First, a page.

Apple’s next Fall “Wonderlust” event is around the corner, and we already have a good idea about how it’ll unfold and the products that’ll be showcased. We’ll see several new devices unveiled, including the iPhone 15, iPhone 15 Plus, iPhone 15 Pro, and iPhone 15 Pro Max flagships. We’ll also likely see the Apple Watch Series 9 and the Apple Watch Ultra (2nd Generation) smartwatches, and there’s a chance the company will release an updated version of the Apple AirPods Pro (2nd Gen) with a USB-C port.
As you might already be aware, the next-generation iPhones will come equipped with a USB Type-C port, and we’ve already heard rumors that the iPhone 15 Pro and 15 Pro Max could benefit from a Thunderbolt-compatible port that could provide even faster charging and transfer speeds, providing even greater efficiency and performance for power users and creators.
However, there are a few things that you might not have heard about, such as the fact that Apple is still not very keen on adding the port to its essential lineup. As it turns out, Apple might fear a potential splashback from its users (via Bloomberg).
Loss of revenue
To sell lightning cables and iPhone-compatible chargers and accessories, manufacturers had to sign up for the Made for iPhone (MFI) program to get their products certified by Apple. Every product earned Apple money, helping the company increase its profit margin and keep its most important product in the walled garden.
Once Apple switches over to USB-C on the iPhone, the program will be gone, and there’s a chance that consumers will choose third-party, non-verified accessories to charge their devices and transfer data. USB-C has been a standard for Android devices and many other products, and many already have cables lying around that new iPhone users can now use to charge their smartphones. Apple doesn’t have the power to limit certain use cases using the USB Type-C standard, and this move could hurt its bottom line.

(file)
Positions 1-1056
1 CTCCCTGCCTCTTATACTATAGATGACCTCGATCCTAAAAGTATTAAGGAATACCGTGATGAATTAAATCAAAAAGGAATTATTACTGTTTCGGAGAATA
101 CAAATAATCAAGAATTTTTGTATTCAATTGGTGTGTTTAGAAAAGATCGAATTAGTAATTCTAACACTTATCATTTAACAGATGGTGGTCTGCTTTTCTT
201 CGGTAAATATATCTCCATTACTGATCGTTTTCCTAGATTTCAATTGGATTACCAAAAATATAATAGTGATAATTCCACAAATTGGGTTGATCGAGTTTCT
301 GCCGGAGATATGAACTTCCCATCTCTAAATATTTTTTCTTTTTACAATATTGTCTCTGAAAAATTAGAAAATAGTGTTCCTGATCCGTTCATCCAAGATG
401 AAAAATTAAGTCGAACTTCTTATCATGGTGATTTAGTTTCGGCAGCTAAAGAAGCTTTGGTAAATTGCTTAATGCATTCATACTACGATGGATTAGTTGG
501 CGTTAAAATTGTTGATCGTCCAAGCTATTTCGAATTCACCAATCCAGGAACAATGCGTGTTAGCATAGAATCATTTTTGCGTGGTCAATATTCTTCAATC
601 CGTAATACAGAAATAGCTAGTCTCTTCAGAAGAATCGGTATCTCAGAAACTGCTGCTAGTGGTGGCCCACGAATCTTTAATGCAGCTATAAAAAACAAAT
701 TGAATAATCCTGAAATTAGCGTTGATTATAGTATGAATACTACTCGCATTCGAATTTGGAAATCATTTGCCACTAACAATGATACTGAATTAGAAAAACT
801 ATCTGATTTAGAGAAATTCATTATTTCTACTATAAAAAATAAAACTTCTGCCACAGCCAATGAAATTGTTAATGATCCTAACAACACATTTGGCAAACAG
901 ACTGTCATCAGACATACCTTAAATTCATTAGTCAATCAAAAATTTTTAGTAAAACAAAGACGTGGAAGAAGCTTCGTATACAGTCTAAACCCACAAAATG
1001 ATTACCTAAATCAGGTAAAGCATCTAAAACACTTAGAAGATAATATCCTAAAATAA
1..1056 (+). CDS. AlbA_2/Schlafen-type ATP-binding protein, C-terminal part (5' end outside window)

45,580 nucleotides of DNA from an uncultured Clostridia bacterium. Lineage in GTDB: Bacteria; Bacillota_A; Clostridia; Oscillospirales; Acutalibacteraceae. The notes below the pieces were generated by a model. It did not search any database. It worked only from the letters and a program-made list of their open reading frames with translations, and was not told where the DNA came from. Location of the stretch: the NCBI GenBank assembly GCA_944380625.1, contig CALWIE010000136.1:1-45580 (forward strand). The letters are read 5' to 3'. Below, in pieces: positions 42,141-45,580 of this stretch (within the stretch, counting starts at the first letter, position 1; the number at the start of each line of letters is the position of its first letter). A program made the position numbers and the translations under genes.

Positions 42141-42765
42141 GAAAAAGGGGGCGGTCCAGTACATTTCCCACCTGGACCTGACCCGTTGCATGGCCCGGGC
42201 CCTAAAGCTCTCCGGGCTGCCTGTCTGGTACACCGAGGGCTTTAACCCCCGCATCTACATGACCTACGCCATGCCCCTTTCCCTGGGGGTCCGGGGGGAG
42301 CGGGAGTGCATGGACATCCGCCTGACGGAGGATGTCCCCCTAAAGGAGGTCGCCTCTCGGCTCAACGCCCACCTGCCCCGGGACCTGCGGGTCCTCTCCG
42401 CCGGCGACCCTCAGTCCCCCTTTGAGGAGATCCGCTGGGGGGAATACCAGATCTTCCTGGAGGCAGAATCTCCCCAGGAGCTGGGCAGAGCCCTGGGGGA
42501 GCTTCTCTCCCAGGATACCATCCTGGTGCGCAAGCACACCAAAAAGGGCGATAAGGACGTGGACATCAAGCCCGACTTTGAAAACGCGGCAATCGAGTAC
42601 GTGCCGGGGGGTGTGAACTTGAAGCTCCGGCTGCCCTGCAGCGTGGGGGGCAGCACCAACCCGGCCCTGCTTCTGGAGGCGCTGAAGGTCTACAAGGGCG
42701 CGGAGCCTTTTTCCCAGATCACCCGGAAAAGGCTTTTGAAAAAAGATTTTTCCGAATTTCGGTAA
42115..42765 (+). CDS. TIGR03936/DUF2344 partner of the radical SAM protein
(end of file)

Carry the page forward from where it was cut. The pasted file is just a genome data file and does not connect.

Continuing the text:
There’s a chance that Apple figured out a way to retain some limitations through verified accessories. As such, we might see Apple support fast charging only through a small selection of verified cables and accessories. Users who want to fast charge their devices or transfer speeds at the advertised rate could be forced to buy Apple-certified products, helping the company retain its stronghold over the platform despite changing to a new and well-established standard.
We all know that bad publicity is good publicity. Still, Apple doesn’t want to be shown as a bad actor, and the company is afraid that a splashback from the public could hurt its image. There’s a chance for this to happen, especially among those Apple users who strictly relied on the company over the years. Apple no longer provides power adapters with its devices, and those who haven’t switched or bought a new power brick might be forced to upgrade and spend additional money – since they will no longer be able to use their existing power bricks as the new cable will likely have two USB-C ends.
Those users who heavily invested in lightning accessories will now have to go out of their way and purchase additional dongles and adapters to continue taking advantage of their existing products. The transition will be frustrating for many, but a counterargument is that this should’ve been done many years ago, and Apple is simply catching up after it was forced by the European Union to move over to the standard that’s been widely used by the entire industry for half a decade.
The transition from iPhone to Android could become easier
Apple is also afraid that switching to USB-C could encourage more iPhone users to move away from the company’s smartphones since they would no longer have to purchase additional accessories as they already have them. This could make transitioning from iPhone to Android smartphones easier, but it could weaken Apple’s grip over its platform.
In theory, this could weaken Apple’s position, but I wouldn’t expect this to have a massive impact. However, we’ll likely see even more iPhone users try Android smartphones due to the removed limitations.
The transition will be a win for the majority of consumers. Sure, it’ll anger some loyal Apple users, but the benefits outweigh the drawbacks. While a converter will be needed in the next few years, the one cable solution will make life easier and provide faster charging speeds, even more options, faster transfer speeds, and a standard accepted everywhere in the world.
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